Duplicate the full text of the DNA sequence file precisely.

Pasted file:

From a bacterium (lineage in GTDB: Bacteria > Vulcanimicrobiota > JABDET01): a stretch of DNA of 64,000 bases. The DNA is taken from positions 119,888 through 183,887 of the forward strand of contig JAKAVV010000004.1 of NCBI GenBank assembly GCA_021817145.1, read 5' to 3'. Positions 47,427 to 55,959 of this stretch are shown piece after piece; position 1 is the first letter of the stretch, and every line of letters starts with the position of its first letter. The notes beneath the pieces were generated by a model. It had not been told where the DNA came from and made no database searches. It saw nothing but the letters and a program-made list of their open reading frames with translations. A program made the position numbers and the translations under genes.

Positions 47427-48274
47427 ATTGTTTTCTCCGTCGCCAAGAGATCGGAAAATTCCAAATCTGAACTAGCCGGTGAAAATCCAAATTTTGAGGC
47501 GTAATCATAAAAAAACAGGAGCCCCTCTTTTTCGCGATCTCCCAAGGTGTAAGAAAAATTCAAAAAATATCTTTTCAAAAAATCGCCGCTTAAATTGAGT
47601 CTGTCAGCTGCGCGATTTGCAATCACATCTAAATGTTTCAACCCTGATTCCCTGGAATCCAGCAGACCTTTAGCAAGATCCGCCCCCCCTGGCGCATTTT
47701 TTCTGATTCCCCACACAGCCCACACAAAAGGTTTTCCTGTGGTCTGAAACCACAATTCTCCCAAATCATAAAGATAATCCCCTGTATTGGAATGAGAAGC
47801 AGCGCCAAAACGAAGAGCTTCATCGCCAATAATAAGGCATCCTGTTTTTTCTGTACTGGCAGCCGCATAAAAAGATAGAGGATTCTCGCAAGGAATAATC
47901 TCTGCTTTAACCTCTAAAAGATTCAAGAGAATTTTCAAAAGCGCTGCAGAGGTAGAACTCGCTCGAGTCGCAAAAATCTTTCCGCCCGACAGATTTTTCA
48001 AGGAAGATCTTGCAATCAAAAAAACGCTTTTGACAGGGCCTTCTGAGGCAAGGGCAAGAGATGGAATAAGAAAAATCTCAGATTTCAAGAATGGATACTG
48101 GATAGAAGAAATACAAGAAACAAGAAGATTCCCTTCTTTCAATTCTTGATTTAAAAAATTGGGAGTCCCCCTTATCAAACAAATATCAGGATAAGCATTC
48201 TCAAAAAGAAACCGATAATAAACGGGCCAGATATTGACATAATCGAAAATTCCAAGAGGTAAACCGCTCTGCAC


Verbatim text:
From a bacterium (lineage in GTDB: Bacteria > Vulcanimicrobiota > JABDET01): a stretch of DNA of 64,000 bases. The DNA is taken from positions 119,888 through 183,887 of the forward strand of contig JAKAVV010000004.1 of NCBI GenBank assembly GCA_021817145.1, read 5' to 3'. Positions 47,427 to 55,959 of this stretch are shown piece after piece; position 1 is the first letter of the stretch, and every line of letters starts with the position of its first letter. The notes beneath the pieces were generated by a model. It had not been told where the DNA came from and made no database searches. It saw nothing but the letters and a program-made list of their open reading frames with translations. A program made the position numbers and the translations under genes.

Positions 47427-48274
47427 ATTGTTTTCTCCGTCGCCAAGAGATCGGAAAATTCCAAATCTGAACTAGCCGGTGAAAATCCAAATTTTGAGGC
47501 GTAATCATAAAAAAACAGGAGCCCCTCTTTTTCGCGATCTCCCAAGGTGTAAGAAAAATTCAAAAAATATCTTTTCAAAAAATCGCCGCTTAAATTGAGT
47601 CTGTCAGCTGCGCGATTTGCAATCACATCTAAATGTTTCAACCCTGATTCCCTGGAATCCAGCAGACCTTTAGCAAGATCCGCCCCCCCTGGCGCATTTT
47701 TTCTGATTCCCCACACAGCCCACACAAAAGGTTTTCCTGTGGTCTGAAACCACAATTCTCCCAAATCATAAAGATAATCCCCTGTATTGGAATGAGAAGC
47801 AGCGCCAAAACGAAGAGCTTCATCGCCAATAATAAGGCATCCTGTTTTTTCTGTACTGGCAGCCGCATAAAAAGATAGAGGATTCTCGCAAGGAATAATC
47901 TCTGCTTTAACCTCTAAAAGATTCAAGAGAATTTTCAAAAGCGCTGCAGAGGTAGAACTCGCTCGAGTCGCAAAAATCTTTCCGCCCGACAGATTTTTCA
48001 AGGAAGATCTTGCAATCAAAAAAACGCTTTTGACAGGGCCTTCTGAGGCAAGGGCAAGAGATGGAATAAGAAAAATCTCAGATTTCAAGAATGGATACTG
48101 GATAGAAGAAATACAAGAAACAAGAAGATTCCCTTCTTTCAATTCTTGATTTAAAAAATTGGGAGTCCCCCTTATCAAACAAATATCAGGATAAGCATTC
48201 TCAAAAAGAAACCGATAATAAACGGGCCAGATATTGACATAATCGAAAATTCCAAGAGGTAAACCGCTCTGCAC